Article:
flagrant (adj) conspicuously wicked, outrageous scandalous
harrow (verb) to afflict the mind or feelings; to torment; to vex severely
impasse (noun) a predicament that leaves one no escape
inference (noun) a conclusion reached on the basis of reasoning from data or premises
latent (adj) present in some form, but not visible or fully realized
mundane (adj) pertaining to the world, universe or earth (as contrasted with pertaining to the heavens); common or ordinary
odium (noun) the state or quality of being hated; the disgrace attached to something hated or reproachful; hatred
pertinent (adj) fitting or appropriate; pertaining to the matter at hand
punctilious (adj) scrupulously exact or attentive to the nice points of manners, dress, procedures, etc.
sacrilegious (adj) treating holy matters irreverently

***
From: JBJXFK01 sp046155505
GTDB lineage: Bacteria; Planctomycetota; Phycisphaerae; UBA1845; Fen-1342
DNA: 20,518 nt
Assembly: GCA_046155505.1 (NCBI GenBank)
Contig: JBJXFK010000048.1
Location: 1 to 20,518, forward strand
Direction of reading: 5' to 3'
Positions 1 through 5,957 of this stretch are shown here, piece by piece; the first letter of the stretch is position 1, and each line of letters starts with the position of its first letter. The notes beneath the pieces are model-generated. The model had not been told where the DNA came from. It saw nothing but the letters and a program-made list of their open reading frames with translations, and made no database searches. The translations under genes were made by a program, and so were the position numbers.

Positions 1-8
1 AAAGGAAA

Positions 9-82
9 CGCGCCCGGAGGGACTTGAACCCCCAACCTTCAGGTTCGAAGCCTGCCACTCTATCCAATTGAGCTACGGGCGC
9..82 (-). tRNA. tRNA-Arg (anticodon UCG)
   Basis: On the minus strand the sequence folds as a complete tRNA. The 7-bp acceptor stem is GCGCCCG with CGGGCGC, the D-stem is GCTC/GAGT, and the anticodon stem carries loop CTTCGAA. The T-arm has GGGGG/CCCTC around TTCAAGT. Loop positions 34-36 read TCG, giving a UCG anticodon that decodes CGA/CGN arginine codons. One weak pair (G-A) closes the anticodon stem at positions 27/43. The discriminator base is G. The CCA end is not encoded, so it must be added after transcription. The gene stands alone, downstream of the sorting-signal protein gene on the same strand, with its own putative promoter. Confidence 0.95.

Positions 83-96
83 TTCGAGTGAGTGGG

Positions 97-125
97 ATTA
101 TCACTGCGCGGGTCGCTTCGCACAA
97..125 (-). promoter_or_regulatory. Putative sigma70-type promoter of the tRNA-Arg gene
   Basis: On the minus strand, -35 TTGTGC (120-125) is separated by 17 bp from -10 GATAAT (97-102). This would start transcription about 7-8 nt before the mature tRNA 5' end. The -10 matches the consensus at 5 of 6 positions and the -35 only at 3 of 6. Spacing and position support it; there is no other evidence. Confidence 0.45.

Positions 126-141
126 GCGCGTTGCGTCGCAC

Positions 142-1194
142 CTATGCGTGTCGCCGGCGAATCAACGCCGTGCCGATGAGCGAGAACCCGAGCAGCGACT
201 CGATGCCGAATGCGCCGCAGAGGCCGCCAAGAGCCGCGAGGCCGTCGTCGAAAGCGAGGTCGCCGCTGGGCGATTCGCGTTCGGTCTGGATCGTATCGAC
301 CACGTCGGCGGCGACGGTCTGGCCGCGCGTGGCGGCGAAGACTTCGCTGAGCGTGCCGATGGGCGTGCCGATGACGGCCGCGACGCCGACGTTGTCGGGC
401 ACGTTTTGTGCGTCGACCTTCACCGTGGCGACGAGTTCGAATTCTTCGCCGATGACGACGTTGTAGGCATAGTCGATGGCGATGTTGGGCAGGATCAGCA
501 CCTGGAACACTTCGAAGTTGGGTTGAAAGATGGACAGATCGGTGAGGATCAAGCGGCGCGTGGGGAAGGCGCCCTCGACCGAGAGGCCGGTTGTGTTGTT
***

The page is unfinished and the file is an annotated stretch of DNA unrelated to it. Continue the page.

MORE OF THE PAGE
abject (adj) degrading; cast down in spirit of hope; wretched; mean
alleviate (verb) to lighten or lessen physical or mental pain or discomfort
assiduous (adj) performed with constant, energetic application; devoted
bumptious (adj) offensively and often noisily conceited; inclined to demand too much attention for one's opinion; self
circumvent (verb) to gain an advantage by the use of trickery; to evade by the use of stratagem or deception; to go around
corroborate (verb) to make more certain or establish the truth of a report or statement
demure (adj) affectedly or unnaturally modest and shy; of sober and becoming behavior
dogmatic (adj) insistent and positive in manner or words, arrogant in expressing an opinion, asserting opinion as if it were an undisputed fact
erudite (adj) of profound learning, wise
extirpate (verb) to pluck out by the root; to eradicate
fluctuate (verb) to move alternately up and down; to vary irregularly in degree or quantity, to be unstable
haughty (adj) scornfully profound, arrogant
impeccable (adj) pertaining to people not inclined to error or sin; pertaining to things that are free from blemish or fault; beyond reproach